Our AC (25 years old) is working fine right now (keeping fingers crossed). According to the paper this morning, the high yesterday was 97! Only around 90 today, though, and there were a few light showers in the area - just a sprinkle at our house. That is terrible about the flooding in the Fort Worth area. It's really unusual for them to get that kind of rains.

Swimming this morning, and bridge this afternoon. The cards were mediocre again. Our group is definitely a mixed bag. Some are really good players, and some you just never know WHAT they're doing. I'll just vent about one in particular. He is one of the most obnoxious people to be around that you can imagine. He critiques everything and everybody; tells you even before the hand is played how it is going to be made or not made; and certainly always critiques after the hand is played. And he does it in a loud voice. He's worst with his wife, and she's a pretty good bridge player. Once when I was the declarer, and he was defending, he actually moved the cards around in the dummy. I was flabbergasted, and told him that I'd put them where I wanted them. If he ever does it again, I'm going to tell him in a loud voice to keep his hands off my cards. Today, he was telling me how to score a hand. I told him that I knew how to do it, and he did back off. That's the way it is with bullies - they'll back down if you stand up to them. I've heard almost everybody in the group complain about him. Oh, well - the session is open to anybody, and I guess we have to put up with him. But personally, I'm not going to take any guff from him. I guess it's good to have something so insignificant to complain about.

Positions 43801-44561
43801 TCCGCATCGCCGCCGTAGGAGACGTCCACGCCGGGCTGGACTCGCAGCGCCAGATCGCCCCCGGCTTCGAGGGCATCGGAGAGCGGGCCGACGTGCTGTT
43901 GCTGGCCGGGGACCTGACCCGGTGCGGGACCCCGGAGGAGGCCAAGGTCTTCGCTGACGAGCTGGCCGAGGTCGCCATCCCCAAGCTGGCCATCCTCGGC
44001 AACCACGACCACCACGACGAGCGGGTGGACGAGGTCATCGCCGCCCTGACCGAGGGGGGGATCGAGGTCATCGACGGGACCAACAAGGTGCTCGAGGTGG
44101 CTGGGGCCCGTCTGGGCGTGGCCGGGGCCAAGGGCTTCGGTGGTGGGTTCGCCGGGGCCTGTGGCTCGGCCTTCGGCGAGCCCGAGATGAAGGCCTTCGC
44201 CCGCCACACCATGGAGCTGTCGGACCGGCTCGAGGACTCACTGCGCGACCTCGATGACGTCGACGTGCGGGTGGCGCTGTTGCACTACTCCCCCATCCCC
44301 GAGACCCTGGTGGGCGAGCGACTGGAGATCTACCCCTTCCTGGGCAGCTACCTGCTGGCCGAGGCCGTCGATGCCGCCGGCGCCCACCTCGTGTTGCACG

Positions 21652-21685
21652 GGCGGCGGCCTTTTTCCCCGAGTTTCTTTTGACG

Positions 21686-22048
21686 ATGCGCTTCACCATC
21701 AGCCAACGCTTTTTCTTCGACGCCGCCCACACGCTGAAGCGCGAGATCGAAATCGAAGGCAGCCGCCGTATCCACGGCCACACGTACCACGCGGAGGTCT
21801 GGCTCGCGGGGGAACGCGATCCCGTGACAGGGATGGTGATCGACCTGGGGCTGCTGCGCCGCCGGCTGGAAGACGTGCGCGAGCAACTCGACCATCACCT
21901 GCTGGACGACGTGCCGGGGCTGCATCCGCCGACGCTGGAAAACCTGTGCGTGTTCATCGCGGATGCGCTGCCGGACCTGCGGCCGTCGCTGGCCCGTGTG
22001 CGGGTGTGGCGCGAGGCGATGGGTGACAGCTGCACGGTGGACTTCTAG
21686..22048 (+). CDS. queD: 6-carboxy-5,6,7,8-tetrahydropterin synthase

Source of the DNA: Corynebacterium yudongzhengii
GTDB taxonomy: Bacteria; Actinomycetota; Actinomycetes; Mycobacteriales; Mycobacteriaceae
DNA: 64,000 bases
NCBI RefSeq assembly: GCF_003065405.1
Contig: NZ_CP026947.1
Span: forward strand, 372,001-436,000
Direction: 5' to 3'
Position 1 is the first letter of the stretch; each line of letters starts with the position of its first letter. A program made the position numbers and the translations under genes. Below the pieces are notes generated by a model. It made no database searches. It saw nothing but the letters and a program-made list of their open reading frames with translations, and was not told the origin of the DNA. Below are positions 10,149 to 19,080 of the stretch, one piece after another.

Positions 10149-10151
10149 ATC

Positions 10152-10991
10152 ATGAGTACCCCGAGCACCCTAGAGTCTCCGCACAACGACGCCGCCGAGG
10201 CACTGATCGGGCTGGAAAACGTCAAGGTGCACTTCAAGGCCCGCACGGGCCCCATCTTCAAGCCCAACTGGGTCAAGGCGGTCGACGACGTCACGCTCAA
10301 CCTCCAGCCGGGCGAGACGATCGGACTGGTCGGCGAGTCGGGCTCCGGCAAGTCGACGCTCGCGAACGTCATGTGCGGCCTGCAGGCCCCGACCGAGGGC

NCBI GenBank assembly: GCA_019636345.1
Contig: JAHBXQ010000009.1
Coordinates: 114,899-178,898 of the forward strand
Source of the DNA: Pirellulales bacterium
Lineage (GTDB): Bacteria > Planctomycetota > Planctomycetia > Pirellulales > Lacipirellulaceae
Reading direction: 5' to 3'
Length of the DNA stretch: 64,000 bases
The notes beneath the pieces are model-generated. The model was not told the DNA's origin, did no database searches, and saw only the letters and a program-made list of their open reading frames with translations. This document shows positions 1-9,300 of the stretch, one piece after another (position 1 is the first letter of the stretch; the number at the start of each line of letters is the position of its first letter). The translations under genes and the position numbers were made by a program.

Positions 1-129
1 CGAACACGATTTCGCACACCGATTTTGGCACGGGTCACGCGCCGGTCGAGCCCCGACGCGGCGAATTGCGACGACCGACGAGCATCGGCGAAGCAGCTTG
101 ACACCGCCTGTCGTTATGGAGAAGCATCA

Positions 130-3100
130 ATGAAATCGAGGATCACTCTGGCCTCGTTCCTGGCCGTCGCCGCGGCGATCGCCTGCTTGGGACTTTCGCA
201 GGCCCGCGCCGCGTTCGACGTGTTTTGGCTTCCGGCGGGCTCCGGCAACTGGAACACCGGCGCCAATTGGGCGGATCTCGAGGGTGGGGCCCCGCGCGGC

The new season of The Closer started tonight. It really is one of the best programs on TV today. It's a great ensemble cast, with some of our favorite character actors. If you haven't seen it, give it a try sometime. It's on TNT. Also a new 8-episode series started on PBS tonight, Simon Schama: The Power of Art. I taped it, and am really looking forward to watching it.

Today's picture is along the unpaved road northbound into Chaco Canyon, NM.

Sunday, June 17, 2007

Happy Father's Day!

We've been watching the NCAA College World Series. Rice won over UNC 14-4. Rice is our alma mater, and they've been wonderful in baseball over the last several years.

The high today was 94. Along about suppertime, John realized that the air coming out of the vents wasn't cool. Oh, yuck! He called our H/AC guy, and he was here about an hour later. He's a one-man company, so that's really a plus. Anyhow, it was completely out of coolant. He went looking for a leak, found one, plugged it, and is currently charging the system. It got up to 82 in the house. He finished about 10:15, and the temperature is now down to 77.

Beach e-mails are flying fast and furiously. We exchanging information as to who is definitely going or not going; who is driving with whom; how the rooms will get divided. We have lists of the staples that have already been purchased. We're now up to 18, with one unknown. Pretty typical for being 6 days and counting.

Today's picture is Grandpa and grandson.

Saturday, June 16, 2007

Hot Dogs and Fireworks

Guess what - it was another hot, dry day today. The early mornings have been being pleasant, though - in the high 60s.

We helped do some money-raising for the library again this afternoon. Didn't raise much, though - at least during our shift. The grocery chain wanted to have a table outside the store today to serve hotdogs/chips/drinks for a donation to the library. We took the 11-2 shift, figuring it would be cooler than later in the afternoon. I'm sure that's true, but it was certainly hot enough. Fortunately, most of the time we had a breeze, so it was semi-bearable. We thought that it was not a particularly good use of time and effort - the store management could've gotten more "bang for the buck" by just donating the amount of money they spent on food directly to the library. But then, of course, they didn't ask us.